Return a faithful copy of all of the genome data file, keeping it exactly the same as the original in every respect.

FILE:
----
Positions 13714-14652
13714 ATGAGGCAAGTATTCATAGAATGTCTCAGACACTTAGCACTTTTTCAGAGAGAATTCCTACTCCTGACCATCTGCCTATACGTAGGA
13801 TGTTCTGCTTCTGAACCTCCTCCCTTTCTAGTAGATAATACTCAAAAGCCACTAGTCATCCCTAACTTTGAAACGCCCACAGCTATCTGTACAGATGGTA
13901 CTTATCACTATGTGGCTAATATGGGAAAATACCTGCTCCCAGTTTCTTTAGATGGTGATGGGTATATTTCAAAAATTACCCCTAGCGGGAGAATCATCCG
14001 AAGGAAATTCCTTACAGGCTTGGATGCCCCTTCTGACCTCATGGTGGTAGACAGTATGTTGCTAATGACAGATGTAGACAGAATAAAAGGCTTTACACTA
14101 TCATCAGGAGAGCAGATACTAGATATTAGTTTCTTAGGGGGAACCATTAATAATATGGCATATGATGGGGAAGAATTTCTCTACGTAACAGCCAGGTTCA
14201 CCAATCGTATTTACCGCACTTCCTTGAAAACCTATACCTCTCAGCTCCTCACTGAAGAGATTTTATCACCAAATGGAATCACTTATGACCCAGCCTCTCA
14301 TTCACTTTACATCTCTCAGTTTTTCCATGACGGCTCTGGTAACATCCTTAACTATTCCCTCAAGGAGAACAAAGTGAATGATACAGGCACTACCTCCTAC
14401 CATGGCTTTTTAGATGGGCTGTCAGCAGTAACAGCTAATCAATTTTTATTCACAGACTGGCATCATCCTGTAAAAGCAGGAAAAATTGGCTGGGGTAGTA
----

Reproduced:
Positions 13714-14652
13714 ATGAGGCAAGTATTCATAGAATGTCTCAGACACTTAGCACTTTTTCAGAGAGAATTCCTACTCCTGACCATCTGCCTATACGTAGGA
13801 TGTTCTGCTTCTGAACCTCCTCCCTTTCTAGTAGATAATACTCAAAAGCCACTAGTCATCCCTAACTTTGAAACGCCCACAGCTATCTGTACAGATGGTA
13901 CTTATCACTATGTGGCTAATATGGGAAAATACCTGCTCCCAGTTTCTTTAGATGGTGATGGGTATATTTCAAAAATTACCCCTAGCGGGAGAATCATCCG
14001 AAGGAAATTCCTTACAGGCTTGGATGCCCCTTCTGACCTCATGGTGGTAGACAGTATGTTGCTAATGACAGATGTAGACAGAATAAAAGGCTTTACACTA
14101 TCATCAGGAGAGCAGATACTAGATATTAGTTTCTTAGGGGGAACCATTAATAATATGGCATATGATGGGGAAGAATTTCTCTACGTAACAGCCAGGTTCA
14201 CCAATCGTATTTACCGCACTTCCTTGAAAACCTATACCTCTCAGCTCCTCACTGAAGAGATTTTATCACCAAATGGAATCACTTATGACCCAGCCTCTCA
14301 TTCACTTTACATCTCTCAGTTTTTCCATGACGGCTCTGGTAACATCCTTAACTATTCCCTCAAGGAGAACAAAGTGAATGATACAGGCACTACCTCCTAC
14401 CATGGCTTTTTAGATGGGCTGTCAGCAGTAACAGCTAATCAATTTTTATTCACAGACTGGCATCATCCTGTAAAAGCAGGAAAAATTGGCTGGGGTAGTA